Pope for Lent: With God there is always a dialogue of the heart

The Vatican releases Pope Francis’ Message for Lent 2020, in which the Holy Father invites the faithful to embrace the paschal mystery as the basis for conversion.

In his Message for Lent 2020, Pope Francis points to the paschal mystery – the mystery of Jesus’ Passion, Death, and Resurrection – as the basis of conversion. The Message bears the title “We implore you on behalf of Christ: be reconciled to God”, a quote from St Paul’s Second Letter to the Corinthians.

An invitation to relationship with God

“This kerygma [fundamental proclamation of the Gospel message] sums up the mystery of a love ‘so real, so true, so concrete, that it invites us to a relationship of openness and fruitful dialogue’, the Pope writes. “Whoever believes this message rejects the lie that our life is ours to do as we will”.

Pope Francis says that during this season of Lent, he wants to invite the faithful to fix their eyes on the crucified Lord, and allow ourselves “to be saved over and over again”. “Jesus’ Pasch is not a past event; rather, through the power of the Holy Spirit it is ever present, enabling us to see and touch with faith the flesh of Christ in those who suffer”.

    The importance of prayer.

The Holy Father emphasizes the importance of prayer during Lent, as a means of responding to God’s love, “which always precedes and sustains us”. We are also called to hear and respond to the Word of Jesus, in order to experience “the mercy He freely gives us”.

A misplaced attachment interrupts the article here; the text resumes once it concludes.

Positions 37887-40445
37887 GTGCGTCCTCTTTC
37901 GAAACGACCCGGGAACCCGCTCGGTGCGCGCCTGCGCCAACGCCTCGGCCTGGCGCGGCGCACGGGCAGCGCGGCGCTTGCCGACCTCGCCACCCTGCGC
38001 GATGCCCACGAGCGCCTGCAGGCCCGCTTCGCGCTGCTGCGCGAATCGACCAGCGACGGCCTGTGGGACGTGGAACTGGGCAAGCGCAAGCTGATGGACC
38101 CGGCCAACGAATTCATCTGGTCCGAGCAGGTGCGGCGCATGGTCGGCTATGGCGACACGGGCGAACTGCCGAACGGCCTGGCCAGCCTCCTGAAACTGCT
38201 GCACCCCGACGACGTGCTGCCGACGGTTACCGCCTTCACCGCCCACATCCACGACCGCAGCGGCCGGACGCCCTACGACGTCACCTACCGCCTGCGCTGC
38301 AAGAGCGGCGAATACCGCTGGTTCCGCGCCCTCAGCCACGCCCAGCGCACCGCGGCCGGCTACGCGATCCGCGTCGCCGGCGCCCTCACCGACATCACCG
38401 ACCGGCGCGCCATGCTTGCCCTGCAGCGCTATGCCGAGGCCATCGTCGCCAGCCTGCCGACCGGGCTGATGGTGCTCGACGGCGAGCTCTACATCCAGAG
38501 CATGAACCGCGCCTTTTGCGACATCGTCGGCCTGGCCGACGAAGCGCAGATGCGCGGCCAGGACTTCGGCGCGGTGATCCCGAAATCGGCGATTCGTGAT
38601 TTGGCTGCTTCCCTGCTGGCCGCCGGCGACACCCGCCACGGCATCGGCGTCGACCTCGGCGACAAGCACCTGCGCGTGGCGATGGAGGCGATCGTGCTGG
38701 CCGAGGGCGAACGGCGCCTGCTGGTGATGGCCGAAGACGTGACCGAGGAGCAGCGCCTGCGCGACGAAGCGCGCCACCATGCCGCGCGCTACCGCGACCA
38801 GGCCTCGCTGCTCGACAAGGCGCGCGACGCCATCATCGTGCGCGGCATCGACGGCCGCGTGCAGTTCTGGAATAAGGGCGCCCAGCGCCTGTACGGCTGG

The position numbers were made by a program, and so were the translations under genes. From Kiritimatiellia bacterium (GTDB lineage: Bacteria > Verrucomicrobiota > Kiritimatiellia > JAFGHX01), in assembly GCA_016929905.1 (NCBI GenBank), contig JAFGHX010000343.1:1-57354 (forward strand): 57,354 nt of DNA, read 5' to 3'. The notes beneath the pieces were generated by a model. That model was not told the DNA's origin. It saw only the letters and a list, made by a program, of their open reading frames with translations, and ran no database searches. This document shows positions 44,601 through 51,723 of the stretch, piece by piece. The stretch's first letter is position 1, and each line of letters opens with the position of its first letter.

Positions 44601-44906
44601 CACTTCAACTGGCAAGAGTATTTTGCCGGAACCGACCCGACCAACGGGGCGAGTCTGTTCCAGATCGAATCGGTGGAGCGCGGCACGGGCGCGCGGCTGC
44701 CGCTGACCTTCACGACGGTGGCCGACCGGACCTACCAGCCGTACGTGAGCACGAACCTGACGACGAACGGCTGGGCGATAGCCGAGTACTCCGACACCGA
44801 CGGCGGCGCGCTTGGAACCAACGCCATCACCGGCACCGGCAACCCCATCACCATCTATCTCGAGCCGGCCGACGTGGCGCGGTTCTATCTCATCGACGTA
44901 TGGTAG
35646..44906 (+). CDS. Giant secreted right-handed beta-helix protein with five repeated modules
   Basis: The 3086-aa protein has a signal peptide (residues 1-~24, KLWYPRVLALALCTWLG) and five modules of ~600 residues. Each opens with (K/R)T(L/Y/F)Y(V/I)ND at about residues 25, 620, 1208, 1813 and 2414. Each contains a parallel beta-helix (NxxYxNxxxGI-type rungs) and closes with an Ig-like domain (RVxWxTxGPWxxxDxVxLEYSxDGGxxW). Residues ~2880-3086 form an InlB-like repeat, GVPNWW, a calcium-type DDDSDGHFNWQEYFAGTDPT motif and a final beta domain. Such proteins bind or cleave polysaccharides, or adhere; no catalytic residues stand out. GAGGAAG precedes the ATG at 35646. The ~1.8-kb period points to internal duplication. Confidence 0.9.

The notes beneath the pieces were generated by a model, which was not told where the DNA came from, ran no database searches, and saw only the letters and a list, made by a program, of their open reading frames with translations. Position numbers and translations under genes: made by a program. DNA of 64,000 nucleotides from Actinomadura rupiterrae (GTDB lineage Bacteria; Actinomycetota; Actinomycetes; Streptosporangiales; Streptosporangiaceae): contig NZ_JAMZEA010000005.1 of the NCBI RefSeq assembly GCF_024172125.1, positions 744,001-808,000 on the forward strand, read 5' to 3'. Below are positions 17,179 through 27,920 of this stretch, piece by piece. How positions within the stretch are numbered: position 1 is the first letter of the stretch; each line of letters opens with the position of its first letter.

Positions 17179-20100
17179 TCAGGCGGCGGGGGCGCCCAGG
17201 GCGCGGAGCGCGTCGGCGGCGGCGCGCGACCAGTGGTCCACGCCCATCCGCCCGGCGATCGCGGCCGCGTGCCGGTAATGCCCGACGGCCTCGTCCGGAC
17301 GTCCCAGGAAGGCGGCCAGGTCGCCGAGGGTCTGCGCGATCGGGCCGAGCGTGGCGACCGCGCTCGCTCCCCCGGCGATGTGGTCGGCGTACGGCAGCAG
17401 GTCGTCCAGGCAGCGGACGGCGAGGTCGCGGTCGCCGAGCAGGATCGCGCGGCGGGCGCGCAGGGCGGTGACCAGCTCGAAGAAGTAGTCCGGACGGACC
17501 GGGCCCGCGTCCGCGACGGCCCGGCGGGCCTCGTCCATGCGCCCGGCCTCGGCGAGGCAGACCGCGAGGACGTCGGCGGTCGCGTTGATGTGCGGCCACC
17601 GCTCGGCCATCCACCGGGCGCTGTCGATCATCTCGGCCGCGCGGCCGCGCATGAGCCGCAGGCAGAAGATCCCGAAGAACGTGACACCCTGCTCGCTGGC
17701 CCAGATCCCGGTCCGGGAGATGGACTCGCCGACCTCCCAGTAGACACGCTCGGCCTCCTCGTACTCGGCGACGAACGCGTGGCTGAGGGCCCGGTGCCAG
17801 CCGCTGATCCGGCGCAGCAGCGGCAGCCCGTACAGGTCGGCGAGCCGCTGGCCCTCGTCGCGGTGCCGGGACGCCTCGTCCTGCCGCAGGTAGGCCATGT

God is always engaged in a “dialogue of salvation with us”, despite our weaknesses and failings, the Pope says. This desire to save us “led the Father to burden His Son with the weight of our sins, thus, in the expression of Pope Benedict XVI, ‘turning of God against Himself’ (Deus caritas est, 12)”.

A commitment to building a better world.

“Putting the paschal mystery at the centre of our lives means feeling compassion towards the wounds of the crucified Christ present in the many innocent victims of wars, in attacks on life, from that of the unborn to that of the elderly, and various forms of violence”. This means being personally committed to and involved in “the building of a better world”, the Pope says.

Christ’s wounds are also represented in “environmental disasters, the unequal distribution of the earth’s goods, human trafficking in all its forms, and the unbridled thirst for profit, which is a form of idolatry,” he stated.

Regarding almsgiving he said that sharing one’s worldly goods helps to make the world a better place.

“Charitable giving makes us more human, whereas hoarding risks making us less human, imprisoned by our own selfishness.”

Francis said apart from giving alms, Christians must also consider the structure of economic life, which is why he has convened in March a meeting with young men and women from around the world to bring about “a more just and inclusive economy.”